The Only Winning Move: Graham Greene’s The Quiet American
I like novels that play with your sympathies. That is why I’ve always loved Lolita, a novel that brings you oh so close to sympathising with the monster. The Quiet American goes a step further. You do sympathise with the monster. This sympathy leads to the saddest happy ending I think I’ve ever come across.
It was very, very clever to have Pyle be dead to begin with. It quickly becomes clear that Pyle was very dangerous in life, not just to Fowler or Phuong but also to the civilian population. He has a head full of ideas about love and war and is very willing to apply them. I suppose it is quite a simple matter to believe that one has everything worked out and just wade in, but this is a perfect example of the kind of damage that can be done by getting too easily engaged.
Not that inaction has everything going for it. For a start, it’s not too hard to fool yourself in to thinking you’ve done nothing when you have, in fact, very much made your choices. The main conceit appears to be Fowler’s ignorance of his own motives, and indeed his actions. He knows full well that in this war, no one is fucking around. Various groups are playing for keeps. Fowler knows full well he is condemning Pyle to his death. As innocuous as his own meetings with one of the local insurgent groups are, he can’t seriously believe that they only want a quiet chat. Of course this conveniently removes Pyle’s efforts to gain the affections of Phuong, and engages the readers sympathies for both a sad old man fallen from what he thinks is grace, and a young man who appeared to not know better, but the whole denouement is something of a trick by Greene. The simple fact of the matter is, Fowler has always been engaged. His relationship with Phuong is predicated on his continued presence, and his continued presence is predicated on the continuation of the war.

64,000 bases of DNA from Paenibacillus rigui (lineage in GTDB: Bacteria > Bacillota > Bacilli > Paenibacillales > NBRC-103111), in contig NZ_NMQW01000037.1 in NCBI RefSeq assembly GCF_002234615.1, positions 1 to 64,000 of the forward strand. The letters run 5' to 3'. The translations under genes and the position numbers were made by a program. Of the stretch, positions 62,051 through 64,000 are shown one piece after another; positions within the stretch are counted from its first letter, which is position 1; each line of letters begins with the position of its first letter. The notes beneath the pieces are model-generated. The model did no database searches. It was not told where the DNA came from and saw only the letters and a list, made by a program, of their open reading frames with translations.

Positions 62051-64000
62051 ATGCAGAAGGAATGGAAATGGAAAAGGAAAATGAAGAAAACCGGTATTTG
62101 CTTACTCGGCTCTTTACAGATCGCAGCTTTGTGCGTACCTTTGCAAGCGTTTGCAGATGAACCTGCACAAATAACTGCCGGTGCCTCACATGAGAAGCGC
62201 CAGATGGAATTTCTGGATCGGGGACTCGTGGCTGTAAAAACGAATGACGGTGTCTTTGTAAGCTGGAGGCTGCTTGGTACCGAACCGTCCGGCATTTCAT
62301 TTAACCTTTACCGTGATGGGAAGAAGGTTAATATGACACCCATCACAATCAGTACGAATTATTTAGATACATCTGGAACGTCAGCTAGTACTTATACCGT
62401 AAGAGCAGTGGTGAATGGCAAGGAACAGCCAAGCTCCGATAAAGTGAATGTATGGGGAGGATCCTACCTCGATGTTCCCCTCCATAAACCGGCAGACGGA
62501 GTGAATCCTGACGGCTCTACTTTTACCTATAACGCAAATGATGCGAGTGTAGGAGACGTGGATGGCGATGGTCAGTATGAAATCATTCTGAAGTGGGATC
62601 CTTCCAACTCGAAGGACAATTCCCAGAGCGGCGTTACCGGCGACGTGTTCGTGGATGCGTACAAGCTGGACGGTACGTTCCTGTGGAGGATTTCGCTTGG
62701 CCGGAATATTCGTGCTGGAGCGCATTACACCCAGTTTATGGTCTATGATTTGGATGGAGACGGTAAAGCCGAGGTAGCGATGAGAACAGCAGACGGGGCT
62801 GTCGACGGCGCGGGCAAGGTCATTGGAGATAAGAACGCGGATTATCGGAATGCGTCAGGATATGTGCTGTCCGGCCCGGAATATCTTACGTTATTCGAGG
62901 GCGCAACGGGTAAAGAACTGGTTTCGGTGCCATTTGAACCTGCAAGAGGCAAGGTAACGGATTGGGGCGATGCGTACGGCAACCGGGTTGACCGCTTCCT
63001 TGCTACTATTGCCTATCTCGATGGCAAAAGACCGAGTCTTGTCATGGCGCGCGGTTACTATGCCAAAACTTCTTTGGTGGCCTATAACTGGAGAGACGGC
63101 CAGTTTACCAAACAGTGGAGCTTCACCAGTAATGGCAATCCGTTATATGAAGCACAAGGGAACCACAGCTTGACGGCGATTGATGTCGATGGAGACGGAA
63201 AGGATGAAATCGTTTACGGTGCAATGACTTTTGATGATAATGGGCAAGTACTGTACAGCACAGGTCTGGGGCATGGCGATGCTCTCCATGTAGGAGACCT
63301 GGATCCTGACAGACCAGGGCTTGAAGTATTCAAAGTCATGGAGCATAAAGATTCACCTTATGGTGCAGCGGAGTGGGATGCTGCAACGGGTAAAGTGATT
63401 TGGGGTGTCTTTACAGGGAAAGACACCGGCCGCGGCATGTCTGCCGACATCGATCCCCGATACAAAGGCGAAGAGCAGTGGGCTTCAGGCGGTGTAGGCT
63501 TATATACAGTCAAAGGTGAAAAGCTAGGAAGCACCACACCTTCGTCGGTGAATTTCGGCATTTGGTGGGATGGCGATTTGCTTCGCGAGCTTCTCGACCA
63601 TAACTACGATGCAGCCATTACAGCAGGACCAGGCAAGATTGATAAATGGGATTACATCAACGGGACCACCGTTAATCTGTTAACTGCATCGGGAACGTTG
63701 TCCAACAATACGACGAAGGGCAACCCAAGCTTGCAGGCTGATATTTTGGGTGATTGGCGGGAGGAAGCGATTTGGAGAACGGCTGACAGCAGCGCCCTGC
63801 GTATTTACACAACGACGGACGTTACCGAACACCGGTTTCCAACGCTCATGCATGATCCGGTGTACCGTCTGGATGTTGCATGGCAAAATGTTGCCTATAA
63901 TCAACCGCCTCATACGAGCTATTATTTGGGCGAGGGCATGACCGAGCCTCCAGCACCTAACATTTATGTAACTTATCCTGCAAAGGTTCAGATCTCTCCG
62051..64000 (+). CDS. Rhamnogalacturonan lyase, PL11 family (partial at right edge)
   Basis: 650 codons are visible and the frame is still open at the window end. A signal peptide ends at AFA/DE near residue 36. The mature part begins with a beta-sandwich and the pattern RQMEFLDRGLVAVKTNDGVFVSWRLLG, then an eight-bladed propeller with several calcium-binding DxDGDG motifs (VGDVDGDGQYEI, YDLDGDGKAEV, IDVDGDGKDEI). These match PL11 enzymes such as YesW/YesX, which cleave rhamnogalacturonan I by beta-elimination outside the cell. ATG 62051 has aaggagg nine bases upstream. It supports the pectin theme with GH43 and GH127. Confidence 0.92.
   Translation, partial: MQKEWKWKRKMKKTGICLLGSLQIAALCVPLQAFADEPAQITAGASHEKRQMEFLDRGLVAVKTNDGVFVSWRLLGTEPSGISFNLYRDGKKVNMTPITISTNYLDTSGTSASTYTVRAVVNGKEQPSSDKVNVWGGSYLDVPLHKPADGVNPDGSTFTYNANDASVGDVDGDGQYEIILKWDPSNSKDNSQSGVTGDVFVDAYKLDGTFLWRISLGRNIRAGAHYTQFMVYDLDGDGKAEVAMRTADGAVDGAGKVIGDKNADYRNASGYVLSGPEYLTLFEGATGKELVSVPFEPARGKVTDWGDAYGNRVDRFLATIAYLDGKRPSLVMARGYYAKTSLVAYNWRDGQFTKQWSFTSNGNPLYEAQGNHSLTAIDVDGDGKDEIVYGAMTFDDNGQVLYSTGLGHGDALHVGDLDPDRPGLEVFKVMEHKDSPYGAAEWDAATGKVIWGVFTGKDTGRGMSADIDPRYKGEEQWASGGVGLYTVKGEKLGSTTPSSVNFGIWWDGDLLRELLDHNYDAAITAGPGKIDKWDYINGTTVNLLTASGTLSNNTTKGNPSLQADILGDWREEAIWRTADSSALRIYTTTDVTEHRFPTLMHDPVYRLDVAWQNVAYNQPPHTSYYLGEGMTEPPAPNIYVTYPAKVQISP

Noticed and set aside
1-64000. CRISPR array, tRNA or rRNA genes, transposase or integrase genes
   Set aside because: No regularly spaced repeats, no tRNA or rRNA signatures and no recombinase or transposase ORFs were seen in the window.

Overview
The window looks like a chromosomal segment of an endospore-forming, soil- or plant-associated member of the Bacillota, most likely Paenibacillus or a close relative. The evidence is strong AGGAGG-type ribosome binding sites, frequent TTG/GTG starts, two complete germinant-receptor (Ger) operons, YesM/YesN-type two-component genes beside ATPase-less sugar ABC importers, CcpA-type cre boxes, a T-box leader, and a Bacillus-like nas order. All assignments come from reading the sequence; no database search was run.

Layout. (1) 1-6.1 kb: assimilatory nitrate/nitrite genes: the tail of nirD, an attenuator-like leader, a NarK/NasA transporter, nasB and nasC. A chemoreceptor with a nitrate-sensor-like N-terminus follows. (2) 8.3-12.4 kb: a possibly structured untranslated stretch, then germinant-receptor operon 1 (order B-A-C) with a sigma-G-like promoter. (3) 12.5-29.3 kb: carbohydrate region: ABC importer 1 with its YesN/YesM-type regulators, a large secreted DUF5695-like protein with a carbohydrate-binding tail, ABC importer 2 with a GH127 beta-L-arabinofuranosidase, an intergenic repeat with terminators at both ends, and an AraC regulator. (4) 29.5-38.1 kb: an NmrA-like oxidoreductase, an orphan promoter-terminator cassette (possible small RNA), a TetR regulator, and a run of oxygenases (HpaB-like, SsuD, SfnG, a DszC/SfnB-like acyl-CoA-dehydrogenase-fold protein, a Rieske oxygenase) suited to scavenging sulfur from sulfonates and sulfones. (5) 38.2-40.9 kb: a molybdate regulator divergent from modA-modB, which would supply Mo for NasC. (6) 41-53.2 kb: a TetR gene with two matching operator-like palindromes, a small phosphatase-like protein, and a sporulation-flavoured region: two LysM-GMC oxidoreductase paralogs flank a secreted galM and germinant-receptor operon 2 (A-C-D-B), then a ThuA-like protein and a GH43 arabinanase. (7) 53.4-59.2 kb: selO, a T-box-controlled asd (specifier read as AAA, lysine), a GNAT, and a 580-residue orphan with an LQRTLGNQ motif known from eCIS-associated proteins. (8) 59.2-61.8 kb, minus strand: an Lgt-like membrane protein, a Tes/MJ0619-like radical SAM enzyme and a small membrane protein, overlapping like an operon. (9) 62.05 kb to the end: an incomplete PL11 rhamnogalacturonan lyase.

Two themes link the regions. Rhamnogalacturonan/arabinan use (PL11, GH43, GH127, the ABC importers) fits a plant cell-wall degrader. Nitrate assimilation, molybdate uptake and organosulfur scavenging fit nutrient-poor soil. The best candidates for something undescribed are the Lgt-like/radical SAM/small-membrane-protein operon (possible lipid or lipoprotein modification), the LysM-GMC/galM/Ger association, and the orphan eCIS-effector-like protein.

I can only imagine how difficult it is being legally married to someone you no longer love. We are as sad for Fowler’s wife as we are for him, still married by conviction to a man who was not faithful to her. Our sympathies for Fowler are tempered by his actions, but he does have the privilege of perspective. I’d talk about Phuong, who as Zadie Smith mentions in the introduction, is far more than just a representative of Vietnam as a whole, but it is difficult to imagine how she feels considering that she is given barely any dialogue and most of our descriptions of her are of her performing domestic duties. This is definitely not a novel that passes the Bechdel test, and it is somewhat weak for it. Yes, it is somewhat singular in its focus, which is understandable, but other people may have more difficulty empathising with Fowler than I did. Not that I still didn’t realise he was a monster. The final telegraph from his wife, assenting to a divorce, is a final twist of the knife. He has become engaged, he has made his choices, and it tends to be more fun to want something than to get it. That our feelings are so much changed by the end, despite the novel essentially arriving back at where it began, is a testament to Greene’s mastery. I look forward to reading more.